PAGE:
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The Early Warning Exercise: Assessing Risks and Vulnerabilities in the Global Economy


  • International Monetary Fund


One of the G-20's first reactions to the financial crisis that erupted by late 2008 was to task the IMF and the Financial Stability Board (FSB) with establishing a joint Early Warning Exercise (EWE). This Occasional Paper presents an overview of the IMF's contributions to the EWE. Part I sets out the process, analytical framework, outputs, and dissemination of the EWE, as well as the collaboration with the FSB. Part II describes the main analytical tools deployed in the exercise as of September 2010. As new tools are developed (or become available), they are being added to the EWE or substituted for other models. Once the global economy returns to more stable conditions, the EWE is likely to become the more forward-looking exercise it was initially meant to be, focusing primarily on low-probability, high-impact events (e.g., tail risks). Over time, as new sources of systemic risks emerge and new analytical tools become available, the EWE framework will continue to adapt.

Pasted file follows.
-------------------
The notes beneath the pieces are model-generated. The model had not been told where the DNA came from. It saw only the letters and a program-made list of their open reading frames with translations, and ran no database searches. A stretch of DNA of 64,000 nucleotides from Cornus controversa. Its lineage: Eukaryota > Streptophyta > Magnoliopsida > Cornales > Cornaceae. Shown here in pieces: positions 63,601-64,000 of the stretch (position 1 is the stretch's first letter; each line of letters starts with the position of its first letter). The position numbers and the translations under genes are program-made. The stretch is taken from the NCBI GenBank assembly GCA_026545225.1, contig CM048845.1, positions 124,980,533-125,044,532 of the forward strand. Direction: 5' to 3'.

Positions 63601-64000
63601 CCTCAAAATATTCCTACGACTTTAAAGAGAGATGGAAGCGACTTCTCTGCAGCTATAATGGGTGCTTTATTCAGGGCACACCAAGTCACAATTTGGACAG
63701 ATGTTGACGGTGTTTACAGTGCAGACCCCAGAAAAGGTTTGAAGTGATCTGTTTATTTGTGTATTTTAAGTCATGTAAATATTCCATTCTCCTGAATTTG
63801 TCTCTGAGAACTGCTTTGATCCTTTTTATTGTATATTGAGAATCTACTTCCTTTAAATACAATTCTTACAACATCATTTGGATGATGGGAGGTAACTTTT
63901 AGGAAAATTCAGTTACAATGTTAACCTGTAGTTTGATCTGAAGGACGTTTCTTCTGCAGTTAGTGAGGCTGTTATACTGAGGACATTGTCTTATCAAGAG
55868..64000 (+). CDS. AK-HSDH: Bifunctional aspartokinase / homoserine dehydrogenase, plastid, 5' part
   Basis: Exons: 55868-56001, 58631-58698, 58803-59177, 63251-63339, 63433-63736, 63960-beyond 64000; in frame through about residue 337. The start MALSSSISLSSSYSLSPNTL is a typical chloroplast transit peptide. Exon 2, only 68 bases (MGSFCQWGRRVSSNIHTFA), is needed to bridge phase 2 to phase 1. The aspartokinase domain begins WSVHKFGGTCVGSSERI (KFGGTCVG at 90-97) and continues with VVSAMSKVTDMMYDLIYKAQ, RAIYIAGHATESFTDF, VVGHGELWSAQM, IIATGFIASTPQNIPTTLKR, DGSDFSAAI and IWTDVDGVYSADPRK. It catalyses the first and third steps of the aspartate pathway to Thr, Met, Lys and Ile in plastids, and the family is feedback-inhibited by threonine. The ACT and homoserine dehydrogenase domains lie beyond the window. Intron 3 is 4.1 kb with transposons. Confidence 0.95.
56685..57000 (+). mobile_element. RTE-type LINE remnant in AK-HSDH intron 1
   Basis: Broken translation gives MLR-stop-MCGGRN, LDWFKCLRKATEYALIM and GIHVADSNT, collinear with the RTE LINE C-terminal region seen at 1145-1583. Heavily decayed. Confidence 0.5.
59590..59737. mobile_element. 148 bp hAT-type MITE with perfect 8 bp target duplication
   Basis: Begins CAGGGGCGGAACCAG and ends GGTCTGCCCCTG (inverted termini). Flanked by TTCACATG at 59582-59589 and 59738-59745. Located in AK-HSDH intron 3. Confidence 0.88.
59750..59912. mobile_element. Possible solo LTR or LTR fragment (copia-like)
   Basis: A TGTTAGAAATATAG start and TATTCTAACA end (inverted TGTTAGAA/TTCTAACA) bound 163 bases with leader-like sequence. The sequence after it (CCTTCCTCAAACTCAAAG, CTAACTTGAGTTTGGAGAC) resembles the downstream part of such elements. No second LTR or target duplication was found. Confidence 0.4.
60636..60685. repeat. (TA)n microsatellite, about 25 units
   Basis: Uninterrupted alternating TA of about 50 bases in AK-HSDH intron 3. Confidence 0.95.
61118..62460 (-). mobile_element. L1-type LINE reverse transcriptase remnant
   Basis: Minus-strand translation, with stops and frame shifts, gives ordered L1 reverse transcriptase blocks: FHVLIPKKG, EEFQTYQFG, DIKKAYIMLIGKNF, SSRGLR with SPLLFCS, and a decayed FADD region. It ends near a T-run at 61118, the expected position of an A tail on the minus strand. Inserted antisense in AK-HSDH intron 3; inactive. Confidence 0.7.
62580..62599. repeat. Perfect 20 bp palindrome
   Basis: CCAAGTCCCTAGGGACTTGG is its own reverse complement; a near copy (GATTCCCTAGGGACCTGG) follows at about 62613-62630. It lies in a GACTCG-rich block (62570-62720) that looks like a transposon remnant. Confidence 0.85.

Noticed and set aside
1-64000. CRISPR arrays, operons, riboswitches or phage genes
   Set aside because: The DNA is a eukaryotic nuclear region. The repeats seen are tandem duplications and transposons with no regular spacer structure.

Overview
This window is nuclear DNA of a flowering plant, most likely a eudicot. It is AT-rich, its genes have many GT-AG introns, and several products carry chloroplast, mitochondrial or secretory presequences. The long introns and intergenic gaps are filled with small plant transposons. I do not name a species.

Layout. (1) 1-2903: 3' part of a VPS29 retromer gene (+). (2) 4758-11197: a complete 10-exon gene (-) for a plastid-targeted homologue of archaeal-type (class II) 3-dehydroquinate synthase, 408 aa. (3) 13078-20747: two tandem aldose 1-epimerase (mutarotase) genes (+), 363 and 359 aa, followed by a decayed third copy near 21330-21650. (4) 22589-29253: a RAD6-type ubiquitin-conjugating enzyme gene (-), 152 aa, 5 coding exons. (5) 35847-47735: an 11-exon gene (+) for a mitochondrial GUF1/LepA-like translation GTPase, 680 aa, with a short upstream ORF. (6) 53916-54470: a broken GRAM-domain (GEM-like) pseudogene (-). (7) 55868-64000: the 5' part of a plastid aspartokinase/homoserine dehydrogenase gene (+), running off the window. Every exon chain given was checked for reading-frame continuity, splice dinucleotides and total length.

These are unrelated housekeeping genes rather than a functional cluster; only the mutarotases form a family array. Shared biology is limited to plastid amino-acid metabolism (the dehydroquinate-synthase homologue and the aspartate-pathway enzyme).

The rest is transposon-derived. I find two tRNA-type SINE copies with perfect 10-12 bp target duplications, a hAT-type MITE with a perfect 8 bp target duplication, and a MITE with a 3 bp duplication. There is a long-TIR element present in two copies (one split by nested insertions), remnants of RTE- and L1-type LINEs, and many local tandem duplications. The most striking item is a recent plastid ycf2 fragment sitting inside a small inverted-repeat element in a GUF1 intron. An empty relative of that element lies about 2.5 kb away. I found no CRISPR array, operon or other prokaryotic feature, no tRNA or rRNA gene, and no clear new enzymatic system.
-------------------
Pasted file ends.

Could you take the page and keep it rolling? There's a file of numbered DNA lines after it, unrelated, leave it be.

Suggested Citation

  • International Monetary Fund, "undated". "The Early Warning Exercise: Assessing Risks and Vulnerabilities in the Global Economy," IMF Occasional Papers 274, International Monetary Fund.
  • Handle: RePEc:imf:imfocp:274

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    References listed on IDEAS

    1. Angus Deaton & Guy Laroque, 1992. "On the Behaviour of Commodity Prices," Review of Economic Studies, Oxford University Press, vol. 59(1), pages 1-23.
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    Financial risk; Crisis prevention; Risk management; Financial stability; Fund collaboration; Early Warning Exercise; systemic risks;

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